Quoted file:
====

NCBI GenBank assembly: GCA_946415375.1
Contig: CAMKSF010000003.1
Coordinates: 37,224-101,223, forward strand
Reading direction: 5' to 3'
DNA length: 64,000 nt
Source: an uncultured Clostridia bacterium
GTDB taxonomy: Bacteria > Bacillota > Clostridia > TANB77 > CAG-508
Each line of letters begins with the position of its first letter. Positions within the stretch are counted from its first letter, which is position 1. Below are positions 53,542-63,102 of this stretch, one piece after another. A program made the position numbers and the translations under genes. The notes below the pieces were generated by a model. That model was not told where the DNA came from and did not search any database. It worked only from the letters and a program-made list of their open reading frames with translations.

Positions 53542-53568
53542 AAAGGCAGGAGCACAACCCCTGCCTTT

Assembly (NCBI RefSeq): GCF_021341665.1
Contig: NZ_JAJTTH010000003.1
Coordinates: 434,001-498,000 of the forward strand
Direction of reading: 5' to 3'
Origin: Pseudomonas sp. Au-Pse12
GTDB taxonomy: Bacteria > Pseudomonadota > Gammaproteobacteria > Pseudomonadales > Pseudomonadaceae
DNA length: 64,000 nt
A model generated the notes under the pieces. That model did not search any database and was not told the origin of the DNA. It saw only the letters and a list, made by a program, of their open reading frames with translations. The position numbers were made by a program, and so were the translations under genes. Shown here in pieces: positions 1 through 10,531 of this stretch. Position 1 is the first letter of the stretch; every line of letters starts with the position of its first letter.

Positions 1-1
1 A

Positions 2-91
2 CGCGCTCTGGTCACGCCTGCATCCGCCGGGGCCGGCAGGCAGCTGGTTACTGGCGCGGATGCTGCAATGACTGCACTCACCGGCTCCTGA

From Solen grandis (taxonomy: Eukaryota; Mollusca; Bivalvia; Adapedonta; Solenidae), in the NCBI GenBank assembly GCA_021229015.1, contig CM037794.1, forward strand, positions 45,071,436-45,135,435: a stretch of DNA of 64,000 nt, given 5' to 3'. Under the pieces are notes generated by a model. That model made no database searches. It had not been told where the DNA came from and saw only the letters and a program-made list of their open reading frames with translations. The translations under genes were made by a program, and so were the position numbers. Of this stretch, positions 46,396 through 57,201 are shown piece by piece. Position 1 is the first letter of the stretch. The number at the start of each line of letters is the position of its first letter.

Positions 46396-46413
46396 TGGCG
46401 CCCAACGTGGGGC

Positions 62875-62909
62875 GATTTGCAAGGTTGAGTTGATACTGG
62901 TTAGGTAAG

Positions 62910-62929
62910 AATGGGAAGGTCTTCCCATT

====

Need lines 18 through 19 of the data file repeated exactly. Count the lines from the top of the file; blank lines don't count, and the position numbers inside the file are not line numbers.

A model generated the notes under the pieces. That model did not search any database and was not told the origin of the DNA. It saw only the letters and a list, made by a program, of their open reading frames with translations. The position numbers were made by a program, and so were the translations under genes. Shown here in pieces: positions 1 through 10,531 of this stretch. Position 1 is the first letter of the stretch; every line of letters starts with the position of its first letter.

Positions 1-1